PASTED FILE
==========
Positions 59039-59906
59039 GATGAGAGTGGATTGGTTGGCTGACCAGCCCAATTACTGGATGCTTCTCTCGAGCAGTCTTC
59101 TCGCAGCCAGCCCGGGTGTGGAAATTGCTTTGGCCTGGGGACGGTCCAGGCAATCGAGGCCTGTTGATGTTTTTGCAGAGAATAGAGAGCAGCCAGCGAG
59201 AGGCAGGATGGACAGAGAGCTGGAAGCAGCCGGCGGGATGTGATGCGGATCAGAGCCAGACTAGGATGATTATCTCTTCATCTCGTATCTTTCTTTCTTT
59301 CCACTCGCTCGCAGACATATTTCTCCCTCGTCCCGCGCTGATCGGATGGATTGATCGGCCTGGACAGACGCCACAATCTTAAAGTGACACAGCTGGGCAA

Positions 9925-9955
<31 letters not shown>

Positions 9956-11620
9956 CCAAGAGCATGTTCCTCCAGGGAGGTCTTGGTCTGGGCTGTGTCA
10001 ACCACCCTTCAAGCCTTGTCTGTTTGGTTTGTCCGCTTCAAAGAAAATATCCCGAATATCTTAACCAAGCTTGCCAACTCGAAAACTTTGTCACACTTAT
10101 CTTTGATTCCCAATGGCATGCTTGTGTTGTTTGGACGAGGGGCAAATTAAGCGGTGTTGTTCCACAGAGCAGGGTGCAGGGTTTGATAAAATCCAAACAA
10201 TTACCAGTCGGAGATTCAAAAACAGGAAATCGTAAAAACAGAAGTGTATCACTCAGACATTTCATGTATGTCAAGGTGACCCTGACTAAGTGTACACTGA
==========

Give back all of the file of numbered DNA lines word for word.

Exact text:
Positions 59039-59906
59039 GATGAGAGTGGATTGGTTGGCTGACCAGCCCAATTACTGGATGCTTCTCTCGAGCAGTCTTC
59101 TCGCAGCCAGCCCGGGTGTGGAAATTGCTTTGGCCTGGGGACGGTCCAGGCAATCGAGGCCTGTTGATGTTTTTGCAGAGAATAGAGAGCAGCCAGCGAG
59201 AGGCAGGATGGACAGAGAGCTGGAAGCAGCCGGCGGGATGTGATGCGGATCAGAGCCAGACTAGGATGATTATCTCTTCATCTCGTATCTTTCTTTCTTT
59301 CCACTCGCTCGCAGACATATTTCTCCCTCGTCCCGCGCTGATCGGATGGATTGATCGGCCTGGACAGACGCCACAATCTTAAAGTGACACAGCTGGGCAA

Positions 9925-9955
<31 letters not shown>

Positions 9956-11620
9956 CCAAGAGCATGTTCCTCCAGGGAGGTCTTGGTCTGGGCTGTGTCA
10001 ACCACCCTTCAAGCCTTGTCTGTTTGGTTTGTCCGCTTCAAAGAAAATATCCCGAATATCTTAACCAAGCTTGCCAACTCGAAAACTTTGTCACACTTAT
10101 CTTTGATTCCCAATGGCATGCTTGTGTTGTTTGGACGAGGGGCAAATTAAGCGGTGTTGTTCCACAGAGCAGGGTGCAGGGTTTGATAAAATCCAAACAA
10201 TTACCAGTCGGAGATTCAAAAACAGGAAATCGTAAAAACAGAAGTGTATCACTCAGACATTTCATGTATGTCAAGGTGACCCTGACTAAGTGTACACTGA